Argentina’s main opposition coalition is beset by infighting that puts at risk what would otherwise be a landslide election victory for the business-friendly group, according to a top local pollster.
“The opposition should easily win this election,” said Alejandro Catterberg, director of Buenos Aires-based polling firm Poliarquía. “Instead, we have a lot of uncertainty, especially because its strategy is wrong.”
While Catterberg’s base case remains that the pro-business bloc Juntos por el Cambio will win this year’s general election, doubts are ballooning. A bitter primary battle between its two presidential hopefuls means that whoever eventually becomes the candidate may fail to retain all the votes currently split between them, he said.
Candidates Horacio Rodríguez Larreta and Patricia Bullrich face off in the August 13 primary that will define who goes onto Argentina’s October 22 general election. About 30 percent of those supporting either Rodríguez Larreta or Bullrich say they won’t vote for the other candidate after the primary, Catterberg said, citing his polls.
One of Rodríguez Larreta’s advisers said his team is losing confidence that, if he wins the primary, Bullrich and her supporters would back him in October. The adviser, who asked not to be named to speak candidly, conceded that the party’s polarising primary could cost it what he called the easiest election to win.
Bullrich has justified the current power struggle by saying the primary vote will determine much more than the opposition candidate.
“It’s clear that there’s a strong debate and tension because whoever wins our primary will very likely be the next president of Argentina,” she said during a television interview Monday.
Rodríguez Larreta’s press office declined to comment, while representatives for Bullrich didn’t provide comment.
A spiralling economic crisis compounded by inflation running at more than 100 percent a year has hurt re-election prospects for the ruling Peronist coalition of President Alberto Fernández and Vice-President Cristina Fernández de Kirchner. It has also given the opposition a clear path to victory, one that some investors consider likely to remain open regardless of the political drama.
“The opposition’s infighting will get resolved after the primary,” said Fernando Losada, managing director at Oppenheimer & Co. “Those who today say they won’t vote for Patricia or Horacio are actually more worried about repeating a Kirchner government.”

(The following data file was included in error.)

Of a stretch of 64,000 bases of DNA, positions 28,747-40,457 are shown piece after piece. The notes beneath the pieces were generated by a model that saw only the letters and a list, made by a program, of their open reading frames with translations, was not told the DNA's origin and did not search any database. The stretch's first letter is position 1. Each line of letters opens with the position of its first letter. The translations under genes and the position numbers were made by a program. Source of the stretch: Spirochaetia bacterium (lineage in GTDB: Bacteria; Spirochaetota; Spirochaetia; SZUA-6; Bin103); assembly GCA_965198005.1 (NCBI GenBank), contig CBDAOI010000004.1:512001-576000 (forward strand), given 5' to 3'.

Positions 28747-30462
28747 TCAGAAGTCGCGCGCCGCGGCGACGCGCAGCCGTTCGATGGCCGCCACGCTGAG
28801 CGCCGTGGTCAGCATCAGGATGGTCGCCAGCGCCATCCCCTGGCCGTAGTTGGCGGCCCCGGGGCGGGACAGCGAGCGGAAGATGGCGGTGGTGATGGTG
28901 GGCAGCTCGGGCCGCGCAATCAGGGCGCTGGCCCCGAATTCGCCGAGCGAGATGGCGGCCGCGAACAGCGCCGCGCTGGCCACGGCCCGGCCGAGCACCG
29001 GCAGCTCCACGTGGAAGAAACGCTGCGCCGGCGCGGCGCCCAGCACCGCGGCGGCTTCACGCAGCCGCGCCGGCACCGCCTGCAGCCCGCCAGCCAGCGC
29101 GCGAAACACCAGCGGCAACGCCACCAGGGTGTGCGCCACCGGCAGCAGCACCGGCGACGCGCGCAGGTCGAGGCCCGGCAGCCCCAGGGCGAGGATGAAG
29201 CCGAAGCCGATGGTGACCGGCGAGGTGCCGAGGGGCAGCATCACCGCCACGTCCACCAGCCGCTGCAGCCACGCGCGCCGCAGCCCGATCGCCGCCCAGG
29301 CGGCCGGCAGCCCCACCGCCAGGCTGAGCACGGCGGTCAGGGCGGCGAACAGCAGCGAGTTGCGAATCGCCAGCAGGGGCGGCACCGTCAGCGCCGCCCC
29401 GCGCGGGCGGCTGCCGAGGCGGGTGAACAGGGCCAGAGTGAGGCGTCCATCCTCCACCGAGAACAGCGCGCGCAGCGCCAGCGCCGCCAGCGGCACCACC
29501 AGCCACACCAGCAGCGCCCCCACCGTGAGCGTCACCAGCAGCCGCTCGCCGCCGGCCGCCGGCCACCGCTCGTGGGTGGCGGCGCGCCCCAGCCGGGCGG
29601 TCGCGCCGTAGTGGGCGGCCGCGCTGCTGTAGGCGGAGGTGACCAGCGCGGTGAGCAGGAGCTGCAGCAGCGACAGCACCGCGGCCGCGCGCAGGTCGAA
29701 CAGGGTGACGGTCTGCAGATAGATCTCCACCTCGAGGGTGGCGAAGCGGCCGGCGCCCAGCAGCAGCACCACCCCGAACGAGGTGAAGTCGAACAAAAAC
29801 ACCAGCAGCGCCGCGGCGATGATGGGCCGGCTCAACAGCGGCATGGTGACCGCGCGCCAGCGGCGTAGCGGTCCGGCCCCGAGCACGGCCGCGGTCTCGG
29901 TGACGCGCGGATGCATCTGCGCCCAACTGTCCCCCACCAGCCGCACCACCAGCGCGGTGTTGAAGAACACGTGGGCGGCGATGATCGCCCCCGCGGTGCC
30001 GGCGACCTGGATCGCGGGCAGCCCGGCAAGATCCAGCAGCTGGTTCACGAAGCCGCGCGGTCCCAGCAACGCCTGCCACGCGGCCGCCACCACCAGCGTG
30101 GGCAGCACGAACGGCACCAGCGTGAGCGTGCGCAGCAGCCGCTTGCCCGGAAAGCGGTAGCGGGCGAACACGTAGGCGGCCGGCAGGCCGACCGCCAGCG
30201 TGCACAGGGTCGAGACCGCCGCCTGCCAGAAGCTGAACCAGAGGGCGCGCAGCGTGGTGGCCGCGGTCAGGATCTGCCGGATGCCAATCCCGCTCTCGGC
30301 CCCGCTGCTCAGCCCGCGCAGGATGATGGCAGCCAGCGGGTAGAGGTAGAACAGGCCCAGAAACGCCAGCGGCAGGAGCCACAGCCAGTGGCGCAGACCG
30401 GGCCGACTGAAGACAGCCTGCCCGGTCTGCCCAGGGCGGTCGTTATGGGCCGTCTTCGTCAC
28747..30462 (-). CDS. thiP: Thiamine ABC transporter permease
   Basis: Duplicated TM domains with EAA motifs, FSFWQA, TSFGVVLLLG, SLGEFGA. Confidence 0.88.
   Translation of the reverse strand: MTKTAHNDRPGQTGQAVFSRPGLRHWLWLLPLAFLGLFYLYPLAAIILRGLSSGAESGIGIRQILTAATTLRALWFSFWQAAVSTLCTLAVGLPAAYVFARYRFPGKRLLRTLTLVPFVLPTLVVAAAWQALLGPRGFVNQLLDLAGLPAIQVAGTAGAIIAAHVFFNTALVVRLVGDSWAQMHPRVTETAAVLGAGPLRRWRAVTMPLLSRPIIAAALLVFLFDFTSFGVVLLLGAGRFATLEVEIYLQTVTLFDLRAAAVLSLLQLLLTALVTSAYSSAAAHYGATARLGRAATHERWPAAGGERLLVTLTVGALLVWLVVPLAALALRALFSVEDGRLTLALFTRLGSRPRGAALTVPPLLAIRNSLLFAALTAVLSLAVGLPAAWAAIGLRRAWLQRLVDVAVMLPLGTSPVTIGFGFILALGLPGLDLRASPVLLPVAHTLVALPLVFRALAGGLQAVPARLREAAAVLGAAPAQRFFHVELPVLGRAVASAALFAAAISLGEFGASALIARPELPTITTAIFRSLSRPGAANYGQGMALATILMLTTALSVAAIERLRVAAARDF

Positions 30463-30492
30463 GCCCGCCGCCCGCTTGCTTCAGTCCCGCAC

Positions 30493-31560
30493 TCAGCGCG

But even the Peronists, for years plagued by their own infighting, set aside differences in June to unite behind Economy Minister Sergio Massa as their candidate. On the other end of the political spectrum, far-right contender Javier Milei is pulling some votes away from the main opposition coalition.
Meanwhile, Rodríguez Larreta and Bullrich have grown more vitriolic in their mutual attacks. Bullrich’s candidate for governor in one Argentine province has said she won’t back Rodríguez Larreta’s candidate, citing “moral and ethical differences.”
Last week, Rodríguez Larreta lambasted Bullrich’s campaign by tying her proposals to those of former president Mauricio Macri.
“She proposes the same model that already failed in Argentina,” he said in a radio interview.
Bullrich doubled down in an interview with Clarín newspaper, calling Rodríguez Larreta an “opportunist” willing to “do anything for a vote.” Previously, Bullrich had criticised Rodríguez Larreta for being friends with Massa, saying their opposition coalition should not be a “formless amoeba.”
One open question is where do Rodríguez Larreta or Bullrich voters go after the primary if they don’t support the other. While some pollsters see a bloc of Rodríguez Larreta’s centrist-minded voters migrating toward Massa and Bullrich’s far-right supporters backing Milei, Catterberg says those votes could fragment across the political spectrum.
Despite all their problems, the Peronists “avoided the worst scenario possible for them of going into an internal battle attacking each other,” Catterberg added. “The opposition coalition did not. If they do poorly, many of their leaders are going to have to pay the consequences.”
by Manuela Tobias, Bloomberg